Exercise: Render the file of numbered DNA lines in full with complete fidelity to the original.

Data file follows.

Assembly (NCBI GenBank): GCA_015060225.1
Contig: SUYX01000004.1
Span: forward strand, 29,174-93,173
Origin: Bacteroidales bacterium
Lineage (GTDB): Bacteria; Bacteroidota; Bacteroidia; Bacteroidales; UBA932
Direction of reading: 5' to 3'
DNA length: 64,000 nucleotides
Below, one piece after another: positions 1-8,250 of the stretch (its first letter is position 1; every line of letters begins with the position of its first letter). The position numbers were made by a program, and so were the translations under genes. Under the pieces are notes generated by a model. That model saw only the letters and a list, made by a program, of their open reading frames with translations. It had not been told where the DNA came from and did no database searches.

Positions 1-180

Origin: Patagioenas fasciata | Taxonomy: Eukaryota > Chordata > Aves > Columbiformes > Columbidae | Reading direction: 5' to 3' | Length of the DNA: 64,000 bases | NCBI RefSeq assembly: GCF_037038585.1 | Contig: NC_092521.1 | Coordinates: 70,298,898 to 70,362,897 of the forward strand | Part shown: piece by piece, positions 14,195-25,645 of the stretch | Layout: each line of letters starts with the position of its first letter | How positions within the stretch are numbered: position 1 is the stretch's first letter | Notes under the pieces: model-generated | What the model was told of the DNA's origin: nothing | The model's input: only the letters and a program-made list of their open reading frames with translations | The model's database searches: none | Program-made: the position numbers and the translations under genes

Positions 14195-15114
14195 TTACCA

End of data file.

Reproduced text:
Assembly (NCBI GenBank): GCA_015060225.1
Contig: SUYX01000004.1
Span: forward strand, 29,174-93,173
Origin: Bacteroidales bacterium
Lineage (GTDB): Bacteria; Bacteroidota; Bacteroidia; Bacteroidales; UBA932
Direction of reading: 5' to 3'
DNA length: 64,000 nucleotides
Below, one piece after another: positions 1-8,250 of the stretch (its first letter is position 1; every line of letters begins with the position of its first letter). The position numbers were made by a program, and so were the translations under genes. Under the pieces are notes generated by a model. That model saw only the letters and a list, made by a program, of their open reading frames with translations. It had not been told where the DNA came from and did no database searches.

Positions 1-180

Origin: Patagioenas fasciata | Taxonomy: Eukaryota > Chordata > Aves > Columbiformes > Columbidae | Reading direction: 5' to 3' | Length of the DNA: 64,000 bases | NCBI RefSeq assembly: GCF_037038585.1 | Contig: NC_092521.1 | Coordinates: 70,298,898 to 70,362,897 of the forward strand | Part shown: piece by piece, positions 14,195-25,645 of the stretch | Layout: each line of letters starts with the position of its first letter | How positions within the stretch are numbered: position 1 is the stretch's first letter | Notes under the pieces: model-generated | What the model was told of the DNA's origin: nothing | The model's input: only the letters and a program-made list of their open reading frames with translations | The model's database searches: none | Program-made: the position numbers and the translations under genes

Positions 14195-15114
14195 TTACCA